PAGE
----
3 July 2019 / Prop 65, US states
California’s Office of Environmental Health Hazard Assessment has announced it is no longer planning to change the process for calculating exposure to reproductive toxicants from consumer products under Proposition 65.
The announcement follows an October 2018 notice of a proposal to make “clarifying” changes to how a business determines if such an anticipated exposure will require a warning under the state’s scheme.
Specifically, it proposed to establish the arithmetic mean as default in calculating the reasonably anticipated rate of intake or exposure for average users of a consumer product. This, it said, would help businesses determine if a warning is required for a given exposure.
But a broad coalition of industry groups protested against the change, saying that it would “present entirely new regulatory requirements that will directly affect businesses in their Proposition 65 compliance efforts, as well as placing additional obstacles to a defendant meeting its burden of proof in litigation”.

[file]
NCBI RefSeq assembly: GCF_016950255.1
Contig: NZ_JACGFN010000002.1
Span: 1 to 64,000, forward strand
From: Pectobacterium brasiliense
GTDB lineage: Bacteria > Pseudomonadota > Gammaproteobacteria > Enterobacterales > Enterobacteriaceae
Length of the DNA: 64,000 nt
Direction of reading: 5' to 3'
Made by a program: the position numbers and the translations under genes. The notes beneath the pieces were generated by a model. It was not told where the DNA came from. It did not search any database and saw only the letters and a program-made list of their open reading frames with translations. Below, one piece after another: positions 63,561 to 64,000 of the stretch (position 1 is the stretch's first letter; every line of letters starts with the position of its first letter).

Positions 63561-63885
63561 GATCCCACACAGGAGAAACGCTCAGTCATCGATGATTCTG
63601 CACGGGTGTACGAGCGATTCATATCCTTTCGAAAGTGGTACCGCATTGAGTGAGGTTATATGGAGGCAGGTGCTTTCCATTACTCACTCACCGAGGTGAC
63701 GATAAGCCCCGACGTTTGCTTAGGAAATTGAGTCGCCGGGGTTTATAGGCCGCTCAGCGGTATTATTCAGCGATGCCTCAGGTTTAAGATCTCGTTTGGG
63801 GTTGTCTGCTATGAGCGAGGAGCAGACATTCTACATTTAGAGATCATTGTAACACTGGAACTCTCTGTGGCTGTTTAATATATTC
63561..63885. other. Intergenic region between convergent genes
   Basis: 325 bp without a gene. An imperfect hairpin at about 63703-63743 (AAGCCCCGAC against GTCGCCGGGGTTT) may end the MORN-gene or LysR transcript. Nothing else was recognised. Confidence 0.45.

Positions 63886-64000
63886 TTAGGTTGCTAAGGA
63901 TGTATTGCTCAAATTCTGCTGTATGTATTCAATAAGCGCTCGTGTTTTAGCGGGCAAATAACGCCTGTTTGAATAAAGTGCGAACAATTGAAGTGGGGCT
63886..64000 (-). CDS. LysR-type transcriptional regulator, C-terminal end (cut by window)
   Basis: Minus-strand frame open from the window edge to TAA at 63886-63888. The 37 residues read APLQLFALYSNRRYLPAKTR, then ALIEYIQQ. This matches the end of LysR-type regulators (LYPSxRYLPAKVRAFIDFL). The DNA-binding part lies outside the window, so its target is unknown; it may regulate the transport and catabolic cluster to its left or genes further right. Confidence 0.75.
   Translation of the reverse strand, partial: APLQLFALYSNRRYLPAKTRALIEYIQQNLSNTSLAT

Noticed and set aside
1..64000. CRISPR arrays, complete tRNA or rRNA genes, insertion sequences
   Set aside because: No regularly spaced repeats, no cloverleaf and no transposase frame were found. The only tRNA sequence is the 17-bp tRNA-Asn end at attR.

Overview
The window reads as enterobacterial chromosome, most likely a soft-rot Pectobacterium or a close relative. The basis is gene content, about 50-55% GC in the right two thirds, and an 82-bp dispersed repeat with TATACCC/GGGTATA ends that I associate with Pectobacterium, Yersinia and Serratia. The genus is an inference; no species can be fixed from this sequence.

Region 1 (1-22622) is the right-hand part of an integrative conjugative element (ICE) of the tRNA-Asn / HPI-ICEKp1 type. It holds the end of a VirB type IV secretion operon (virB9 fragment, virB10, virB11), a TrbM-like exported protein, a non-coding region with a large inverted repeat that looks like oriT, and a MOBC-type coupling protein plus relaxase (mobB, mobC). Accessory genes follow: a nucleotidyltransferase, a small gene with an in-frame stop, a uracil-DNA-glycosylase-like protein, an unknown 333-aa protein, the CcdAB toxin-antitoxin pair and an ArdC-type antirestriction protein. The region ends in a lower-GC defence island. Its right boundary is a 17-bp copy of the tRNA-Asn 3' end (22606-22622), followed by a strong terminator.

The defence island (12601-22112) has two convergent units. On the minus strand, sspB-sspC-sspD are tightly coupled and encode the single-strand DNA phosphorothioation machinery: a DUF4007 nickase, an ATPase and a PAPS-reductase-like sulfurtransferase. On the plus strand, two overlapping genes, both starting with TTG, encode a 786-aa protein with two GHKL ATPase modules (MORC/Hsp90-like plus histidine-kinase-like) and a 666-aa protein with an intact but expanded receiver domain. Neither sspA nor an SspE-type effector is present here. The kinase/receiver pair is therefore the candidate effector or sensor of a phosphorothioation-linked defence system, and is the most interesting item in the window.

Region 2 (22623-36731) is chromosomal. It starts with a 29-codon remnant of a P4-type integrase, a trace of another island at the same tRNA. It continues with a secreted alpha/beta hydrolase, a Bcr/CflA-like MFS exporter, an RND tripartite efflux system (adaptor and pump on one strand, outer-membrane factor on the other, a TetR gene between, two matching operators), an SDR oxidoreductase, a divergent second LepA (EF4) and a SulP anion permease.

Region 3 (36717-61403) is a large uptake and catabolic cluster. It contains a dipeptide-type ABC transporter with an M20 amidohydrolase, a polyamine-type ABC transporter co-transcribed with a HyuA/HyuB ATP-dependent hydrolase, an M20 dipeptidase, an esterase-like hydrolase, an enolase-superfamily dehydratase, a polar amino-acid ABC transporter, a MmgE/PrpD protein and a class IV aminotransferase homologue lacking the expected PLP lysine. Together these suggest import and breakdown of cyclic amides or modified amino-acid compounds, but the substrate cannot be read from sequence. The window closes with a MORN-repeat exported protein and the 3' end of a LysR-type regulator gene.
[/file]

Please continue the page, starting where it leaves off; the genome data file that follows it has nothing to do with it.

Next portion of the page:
It also cautioned that the change would result in a significant increase in warnings under the right-to-know regulations.
The groups urged the agency to abandon the proposal and to continue to allow case-by-case determinations for selecting an average measure.
Now, six months later, OEHHA has confirmed that it will abandon its plans accordingly. In a notice emailed to Prop 65 stakeholders on 2 July, the agency said that it “is not proceeding at this time with the amendment”.
The notice also sets out a revised regulatory proposal on calculating exposure to reproductive toxicants in food products.
Public comments on this will be accepted from July 5 to July 22.